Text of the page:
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Social Welfare Bill 2012: Second Stage (Resumed) (Continued)

Wednesday, 12 December 2012

Dáil Éireann Debate
Vol. 786 No. 2

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  6 o’clock

(Speaker Continuing)

[Deputy Michael Colreavy: Information on Michael Colreavy Zoom on Michael Colreavy] The Government is saying, "Go work 24 hours a day, seven days a week, 365 days a year because you are doing it for a loved one." I urge the Government, if it has an ounce of humanity, to reverse the particularly obnoxious cut to the respite care grant.

Deputy Michael McCarthy: Information on Michael McCarthy Zoom on Michael McCarthy We are living in an absolutely unprecedented, difficult economic time. This is the second budget of five and there is not a Deputy in the House who wants to see the measures being spoken about widely being voted on this evening. We would all much prefer if that were not the case. To contextualise, the clean-up operation in this country, in economic terms, is akin to dealing with the aftermath of a terrorist aeroplane hitting the Sellafield plant. The clean-up operation is toxic, ugly, unpleasant and painful, but it is absolutely essential. The economy has been destroyed. I will deal later with the ideology behind the destruction of the economy, but, unfortunately, I cannot stop at that statement. I must extend it and say Irish society has been destroyed. We have to reconstruct it, from the foundation right up to the roof, literally brick by brick. Nobody was under any illusion during the general election campaign of 2011 about the scale of the task ahead of the new Administration. What is required, in the most difficult time in the history of the State, is strong leadership and difficult decisions. The most difficult decisions politicians will make, particularly those who lead the Government - the Taoiseach, the Tánaiste and Cabinet Ministers - are made under enormous pressure.

  There have been some arrows pointing in the right direction. I am not going to repeat mantras such as "we have turned the corner" because when they were said on previous occasions, they turned out to be false. However, there is a wind of change blowing and we need to bring the people with us. That requires responsibility and maturity from all parties in the House. The budget is not about the next general election, it is about the next generation. Frankly, if that means I will be evicted from Dáil Éireann by the people of Cork South West, so be it because bringing the country back to where it was will require difficult and unpopular decisions. I do not, for one moment, doubt the sincerity of Deputy Brian Stanley who I know has an admiration for James Connolly, nor do I doubt the sincerity of the sentiments expressed by his party colleagues. I take them to be genuine, but let us not for one second stand back from the difficult decisions to be made and the hardship that will be caused by them in order to get the country working again.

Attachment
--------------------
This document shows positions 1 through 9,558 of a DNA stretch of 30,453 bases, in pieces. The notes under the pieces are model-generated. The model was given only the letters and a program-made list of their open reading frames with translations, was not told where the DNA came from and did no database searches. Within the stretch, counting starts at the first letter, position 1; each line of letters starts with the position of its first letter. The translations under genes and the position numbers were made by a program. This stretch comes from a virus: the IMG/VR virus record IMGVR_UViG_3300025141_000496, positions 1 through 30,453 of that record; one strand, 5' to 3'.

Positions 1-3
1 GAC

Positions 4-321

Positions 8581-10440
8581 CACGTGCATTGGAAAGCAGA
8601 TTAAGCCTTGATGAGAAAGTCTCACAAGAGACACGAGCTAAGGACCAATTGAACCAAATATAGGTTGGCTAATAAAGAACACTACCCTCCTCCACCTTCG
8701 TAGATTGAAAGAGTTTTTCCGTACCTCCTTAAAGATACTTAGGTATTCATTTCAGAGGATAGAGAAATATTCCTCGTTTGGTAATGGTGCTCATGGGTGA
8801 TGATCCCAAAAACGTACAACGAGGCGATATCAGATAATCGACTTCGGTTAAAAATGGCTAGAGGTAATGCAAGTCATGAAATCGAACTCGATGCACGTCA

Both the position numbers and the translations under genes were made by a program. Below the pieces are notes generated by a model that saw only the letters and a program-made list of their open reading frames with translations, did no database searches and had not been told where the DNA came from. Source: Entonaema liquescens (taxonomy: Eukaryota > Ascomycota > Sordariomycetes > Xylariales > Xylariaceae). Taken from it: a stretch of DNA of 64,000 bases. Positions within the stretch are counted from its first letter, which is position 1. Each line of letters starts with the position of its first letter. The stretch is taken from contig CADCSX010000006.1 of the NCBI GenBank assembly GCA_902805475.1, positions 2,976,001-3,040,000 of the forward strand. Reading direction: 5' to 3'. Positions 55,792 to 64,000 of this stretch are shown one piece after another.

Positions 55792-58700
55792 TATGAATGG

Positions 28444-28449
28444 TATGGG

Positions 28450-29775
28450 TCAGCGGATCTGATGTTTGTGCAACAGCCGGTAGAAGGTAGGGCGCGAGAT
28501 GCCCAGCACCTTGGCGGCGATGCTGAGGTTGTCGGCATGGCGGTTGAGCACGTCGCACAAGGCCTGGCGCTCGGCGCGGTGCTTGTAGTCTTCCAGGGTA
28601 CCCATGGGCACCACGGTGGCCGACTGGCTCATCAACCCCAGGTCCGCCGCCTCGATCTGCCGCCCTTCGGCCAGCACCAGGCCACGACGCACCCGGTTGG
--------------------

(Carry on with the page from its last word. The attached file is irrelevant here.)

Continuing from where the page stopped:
We are in a period of fiscal retrenchment which is absolutely regrettable. Right-wing ideology and chasing the capitalist Celtic tiger began the unravelling of traditional Irish society. The fallout from that attack is nuclear - I mean no disrespect to those who have been affected by nuclear fallout - and we should not underestimate the scale of the task facing the Administration. It is estimated, based on data from 2011, that the Irish banking crisis ranks as one of the most expensive in an advanced economy since the 1970s. I am not going to rehash the arguments on the blanket guarantee, who voted for it and who did not. It was a decision made by all parties and none in this House and Seanad Éireann, of which I was a Member at the time. The full extent of the crisis was not clear at that stage and, clearly, the advice available to the Government of the day was not accurate. My party took a decision which, had it backfired, would have had horrendous consequences for us as a political party, but we made our decision based on the advice available to us and in the best interests of the country.

  The move to the right in the country was absolutely regrettable. We had the Progressive Democrats and Fianna Fáil which introduced a series of tax breaks. We must remind ourselves that Governments do not and never did own people; rather people elect Governments. I ran in three general elections before I became a Deputy. We must cast our minds back to the electoral cycle that is linked with the economic cycle of the country. Bertie Ahern won the elections in 1997, 2002 and 2007. When it came to elections, he was the Messiah and after each one, Opposition Deputies would sit on the Opposition benches, scratching their heads and wondering where it had all gone wrong. It is so easy to answer that question now. We must remember that a mandate was never given to those Governments to plunge us into the crisis we are in.